The chase for images was on. Everywhere business was re-birthing, rebuilding was starting and there was hope in the threatening shadows of unsettled scores. Land mines, UXO’s and checkpoints punctuated the countryside. Razor wire decorated street corners and automatic weapons were evident everywhere. Eventually Sri Lankan defence forces annihilated the remaining Tamil insurgence along with tens of thousands of civilians. The conflict ended in bitterness and relief, but before the country had time to draw breath it was hit by the Boxing Day tsunami.

Sri Lanka struggles to regain its Emerald Isle status in the world community. ‘Redux’ reflects a passage towards that hope.

Tim Page
January 2014












































Lanka Redux - Published 11 April, 2014










































Lanka Redux - Published 24 January, 2014










































14 June 2013 - Cuba - 1988/1989

This week's entry features the final instalment of photographs from the three visits Tim made to Cuba in the late 1980s. In typical Page style, they are at once insightful, irreverent and candid. Here we have Che and Cars. Enjoy.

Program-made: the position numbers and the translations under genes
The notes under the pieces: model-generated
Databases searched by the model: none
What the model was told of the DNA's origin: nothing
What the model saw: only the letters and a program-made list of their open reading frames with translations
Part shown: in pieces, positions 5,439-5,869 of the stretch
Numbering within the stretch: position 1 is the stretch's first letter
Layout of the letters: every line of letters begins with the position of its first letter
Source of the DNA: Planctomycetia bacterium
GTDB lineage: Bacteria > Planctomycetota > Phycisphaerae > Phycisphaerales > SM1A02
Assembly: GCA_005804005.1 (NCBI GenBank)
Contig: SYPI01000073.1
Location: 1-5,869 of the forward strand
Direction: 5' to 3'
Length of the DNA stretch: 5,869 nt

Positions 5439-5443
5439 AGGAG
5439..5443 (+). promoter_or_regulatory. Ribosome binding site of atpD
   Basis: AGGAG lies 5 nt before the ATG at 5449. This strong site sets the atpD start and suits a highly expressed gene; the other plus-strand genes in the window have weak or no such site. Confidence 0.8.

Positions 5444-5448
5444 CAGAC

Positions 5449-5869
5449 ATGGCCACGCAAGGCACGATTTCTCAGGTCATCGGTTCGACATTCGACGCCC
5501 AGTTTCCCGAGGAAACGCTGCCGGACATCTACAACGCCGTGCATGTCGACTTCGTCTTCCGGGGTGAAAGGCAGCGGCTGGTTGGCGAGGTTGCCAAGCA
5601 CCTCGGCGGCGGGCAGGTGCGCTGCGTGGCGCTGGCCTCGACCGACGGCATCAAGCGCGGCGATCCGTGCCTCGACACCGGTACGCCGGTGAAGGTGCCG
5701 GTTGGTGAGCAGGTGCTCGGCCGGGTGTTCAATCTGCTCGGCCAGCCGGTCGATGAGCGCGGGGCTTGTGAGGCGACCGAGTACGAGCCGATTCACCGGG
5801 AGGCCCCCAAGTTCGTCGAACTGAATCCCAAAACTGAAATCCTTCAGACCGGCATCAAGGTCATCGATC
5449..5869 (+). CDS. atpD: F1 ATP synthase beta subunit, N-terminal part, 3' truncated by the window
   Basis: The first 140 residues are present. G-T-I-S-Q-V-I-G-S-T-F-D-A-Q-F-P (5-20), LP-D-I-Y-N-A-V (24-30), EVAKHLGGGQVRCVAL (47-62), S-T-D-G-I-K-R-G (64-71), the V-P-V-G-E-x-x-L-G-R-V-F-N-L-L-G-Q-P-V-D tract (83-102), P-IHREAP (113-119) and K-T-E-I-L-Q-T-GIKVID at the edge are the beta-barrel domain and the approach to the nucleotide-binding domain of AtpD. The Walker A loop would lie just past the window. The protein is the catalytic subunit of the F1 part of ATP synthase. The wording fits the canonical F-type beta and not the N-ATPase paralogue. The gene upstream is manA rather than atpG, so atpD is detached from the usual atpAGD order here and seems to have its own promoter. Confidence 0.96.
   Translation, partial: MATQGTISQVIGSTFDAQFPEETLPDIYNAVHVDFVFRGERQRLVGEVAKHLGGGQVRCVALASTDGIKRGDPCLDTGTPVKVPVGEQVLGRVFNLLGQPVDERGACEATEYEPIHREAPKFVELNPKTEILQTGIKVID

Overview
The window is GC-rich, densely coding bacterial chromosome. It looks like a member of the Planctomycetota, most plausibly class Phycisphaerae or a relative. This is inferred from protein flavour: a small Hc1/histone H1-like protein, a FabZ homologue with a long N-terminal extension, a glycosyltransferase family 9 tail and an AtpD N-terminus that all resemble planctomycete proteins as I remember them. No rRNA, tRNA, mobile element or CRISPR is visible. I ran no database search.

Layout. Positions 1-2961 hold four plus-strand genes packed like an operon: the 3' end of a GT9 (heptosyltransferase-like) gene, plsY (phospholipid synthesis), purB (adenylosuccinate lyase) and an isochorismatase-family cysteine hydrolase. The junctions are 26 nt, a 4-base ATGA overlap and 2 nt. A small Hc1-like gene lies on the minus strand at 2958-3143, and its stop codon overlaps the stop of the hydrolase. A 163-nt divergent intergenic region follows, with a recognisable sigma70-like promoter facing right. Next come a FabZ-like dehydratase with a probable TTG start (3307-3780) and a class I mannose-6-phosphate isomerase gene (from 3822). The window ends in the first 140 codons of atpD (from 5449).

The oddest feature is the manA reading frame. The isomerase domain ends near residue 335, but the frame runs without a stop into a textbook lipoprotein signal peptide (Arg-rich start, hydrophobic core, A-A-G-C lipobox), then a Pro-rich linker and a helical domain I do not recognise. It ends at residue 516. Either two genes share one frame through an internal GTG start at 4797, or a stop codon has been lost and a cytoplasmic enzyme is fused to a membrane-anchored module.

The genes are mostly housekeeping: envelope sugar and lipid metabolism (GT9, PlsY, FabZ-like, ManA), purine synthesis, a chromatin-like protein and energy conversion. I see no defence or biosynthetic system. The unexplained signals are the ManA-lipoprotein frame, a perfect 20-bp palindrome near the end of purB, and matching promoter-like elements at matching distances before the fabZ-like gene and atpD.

The Second Instalment - Cuba



































10 May 2013 - Cuba - 1988/1989

Leaving Afghanistan behind, this week's entry features the first instalment of photographs from the three visits Tim made to Cuba in the late 1980s. In typical Page style, they are at once insightful, irreverent and candid.  Enjoy.























12 APRIL 2013 - Afghanistan - The Final Entry

This week's entry features the final instalment of photographs from Tim on Afghanistan - The Men.  To see earlier posts please scroll down the page. The next theme is Cuba, coming soon.
































9 April, 2013 - Women turn out to vote in Afghanistan 2009 





















(Above) Women turn out to vote in the UN backed elections in Afghanistan in 2009. Tim Page travelled to Afghanistan for the UN to cover the elections. He was in Afghanistan for four months in 2009. During this time he also ran a masterclass for young photographers and travelled with Khalid Hosseni author of The Kite Runner through the UNHRC Refugee camps.


Above: Khalid Hosseni (R) meets with a family living in the UNHRC Refugee Camp. Below: Displaced families.





The war in Afghanistan has left many as amputees and medical staff struggle with limited aid to care for the injured.